Google Trawls For Windows XP-Chromebook Converts With Help From VMware, Citrix

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Google is teaming up with VMware and Citrix on a couple of promotions aimed at getting Windows XP customers to skip PC upgrades and buy its business-focused Chromebooks instead.

The Google Chromebook promotions, unveiled Tuesday, are for business customers that are still tethered to Windows desktops and legacy apps but may be ready to try out a different hardware experience.

From now until June 30, organizations that buy Google's business Chromebooks will receive a $100 discount for every managed device they buy, Amit Singh, president of Google's enterprise unit, said in a blog post.

[Related: Despite Windows XP Deadline, Microsoft Partners Say XP Migration Business Isn't Drying Up]

Customers will get a $200 discount on their business Chromebook purchase when they sign up for a VMware desktop-as-a-service subscription, which ranges from $35 to $50 per user monthly depending on configuration.

Customers that buy Citrix's XenApp Platinum Edition, which comes with AppDNA, a type of Windows XP migration software, will get a 25 percent discount off the price of their business Chromebooks. Citrix charges $600 for a concurrent license for XenApp Platinum Edition; on a per-device basis, it's priced at $350.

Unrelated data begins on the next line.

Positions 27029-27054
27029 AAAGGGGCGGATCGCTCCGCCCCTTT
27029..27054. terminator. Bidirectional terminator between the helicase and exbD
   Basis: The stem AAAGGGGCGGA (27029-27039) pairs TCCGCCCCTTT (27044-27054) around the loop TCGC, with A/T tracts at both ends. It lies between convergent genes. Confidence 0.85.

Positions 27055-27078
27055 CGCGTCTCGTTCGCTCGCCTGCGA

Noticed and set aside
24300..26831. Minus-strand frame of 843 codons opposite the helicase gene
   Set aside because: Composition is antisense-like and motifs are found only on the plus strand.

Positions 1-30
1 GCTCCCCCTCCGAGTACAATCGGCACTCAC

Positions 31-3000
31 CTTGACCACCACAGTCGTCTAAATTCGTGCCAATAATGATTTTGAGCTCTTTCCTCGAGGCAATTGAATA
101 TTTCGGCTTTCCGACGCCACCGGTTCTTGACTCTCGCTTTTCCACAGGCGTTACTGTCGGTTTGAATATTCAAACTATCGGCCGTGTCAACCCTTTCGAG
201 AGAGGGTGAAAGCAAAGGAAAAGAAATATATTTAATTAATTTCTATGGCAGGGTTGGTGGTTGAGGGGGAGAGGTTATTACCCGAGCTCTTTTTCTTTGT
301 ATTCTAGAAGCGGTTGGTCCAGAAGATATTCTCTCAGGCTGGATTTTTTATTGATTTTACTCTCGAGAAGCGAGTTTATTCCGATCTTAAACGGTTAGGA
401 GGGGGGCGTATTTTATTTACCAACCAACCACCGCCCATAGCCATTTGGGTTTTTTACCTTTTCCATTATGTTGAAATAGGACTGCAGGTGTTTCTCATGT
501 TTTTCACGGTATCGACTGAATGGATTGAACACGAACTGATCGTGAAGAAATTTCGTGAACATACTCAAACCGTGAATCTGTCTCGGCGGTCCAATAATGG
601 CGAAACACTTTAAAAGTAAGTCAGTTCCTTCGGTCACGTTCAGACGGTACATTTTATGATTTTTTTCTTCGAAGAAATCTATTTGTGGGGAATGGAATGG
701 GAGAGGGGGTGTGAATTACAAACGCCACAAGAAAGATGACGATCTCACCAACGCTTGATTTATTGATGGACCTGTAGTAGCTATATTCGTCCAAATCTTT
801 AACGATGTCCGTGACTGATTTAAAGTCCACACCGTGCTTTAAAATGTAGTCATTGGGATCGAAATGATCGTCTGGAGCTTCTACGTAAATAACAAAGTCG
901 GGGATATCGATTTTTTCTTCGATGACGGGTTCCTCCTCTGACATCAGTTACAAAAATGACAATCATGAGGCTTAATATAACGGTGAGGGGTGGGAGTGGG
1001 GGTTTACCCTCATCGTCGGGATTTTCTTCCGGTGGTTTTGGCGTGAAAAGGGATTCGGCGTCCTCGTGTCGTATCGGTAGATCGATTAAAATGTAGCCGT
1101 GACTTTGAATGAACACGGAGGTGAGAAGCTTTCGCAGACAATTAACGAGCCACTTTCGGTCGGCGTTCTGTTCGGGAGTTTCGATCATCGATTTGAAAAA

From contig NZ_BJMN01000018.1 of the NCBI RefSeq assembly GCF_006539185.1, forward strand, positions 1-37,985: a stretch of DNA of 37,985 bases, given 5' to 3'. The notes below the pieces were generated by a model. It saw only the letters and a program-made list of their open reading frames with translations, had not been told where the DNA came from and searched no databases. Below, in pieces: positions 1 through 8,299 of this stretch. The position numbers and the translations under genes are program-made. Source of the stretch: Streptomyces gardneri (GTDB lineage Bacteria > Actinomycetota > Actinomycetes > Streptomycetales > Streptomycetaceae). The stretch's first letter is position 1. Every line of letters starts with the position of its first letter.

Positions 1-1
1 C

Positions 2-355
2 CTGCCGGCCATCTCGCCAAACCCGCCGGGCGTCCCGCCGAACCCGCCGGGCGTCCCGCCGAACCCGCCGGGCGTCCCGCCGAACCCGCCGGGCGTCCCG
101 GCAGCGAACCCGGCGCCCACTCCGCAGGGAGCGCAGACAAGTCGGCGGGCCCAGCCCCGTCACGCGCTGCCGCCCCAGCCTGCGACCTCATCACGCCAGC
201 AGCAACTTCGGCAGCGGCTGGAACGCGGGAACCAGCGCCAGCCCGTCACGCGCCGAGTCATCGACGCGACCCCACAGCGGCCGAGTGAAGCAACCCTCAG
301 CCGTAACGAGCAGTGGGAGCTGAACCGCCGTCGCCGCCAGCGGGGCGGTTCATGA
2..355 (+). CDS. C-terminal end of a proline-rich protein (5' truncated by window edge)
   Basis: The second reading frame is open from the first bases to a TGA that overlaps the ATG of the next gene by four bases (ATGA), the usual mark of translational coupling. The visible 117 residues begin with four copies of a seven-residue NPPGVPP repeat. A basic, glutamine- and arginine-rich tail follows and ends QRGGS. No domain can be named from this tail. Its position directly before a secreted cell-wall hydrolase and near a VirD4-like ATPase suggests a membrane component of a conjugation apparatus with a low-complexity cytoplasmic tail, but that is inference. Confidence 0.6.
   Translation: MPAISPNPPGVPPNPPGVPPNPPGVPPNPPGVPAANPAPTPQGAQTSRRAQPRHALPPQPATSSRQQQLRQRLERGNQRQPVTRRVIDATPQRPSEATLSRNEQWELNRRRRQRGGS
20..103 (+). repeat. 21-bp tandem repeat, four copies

Google's business Chromebooks range in price from a $199 Wi-Fi-only model from Acer to a $349 3G model from Hewlett-Packard. Access to Google support, and a web-based management console for Chromebooks, costs an additional $150 per device.

Although Microsoft is no longer supporting or releasing security patches for Windows XP, the 13-year-old OS still accounted for 27 percent of worldwide web traffic during the month of March, according to research firm Net Applications.

Michael Coté, lead infrastructure analyst with 451 Research, New York, said Google's promotions with VMware and Citrix are mostly about portraying Chromebooks as viable business tools.

Coté said the huge number of Windows apps still in use -- which range from older packaged software to custom written applications used inside the confines of corporate firewalls -- is something Google has to account for as it tries to drive Chromebooks into the mainstream.

"Rewriting all of these applications to be pure HTML or native iOS and Android is sort of ludicrous at this point, so as things like BYOD and the spread of iOS and Android devices in the enterprise plays out, companies will need some way of accessing these Windows apps," Coté said in an email.

The Chromebook promotions are the latest example of Google aligning itself with enterprise vendors to gain legitimacy for Chromebooks. In February, Google unveiled a partnership with VMware to let Windows apps, data and desktops run on Chromebooks. Earlier this month, Google and Cisco teamed up to bring WebEx and other Cisco Unified Communications apps to Chromebooks.


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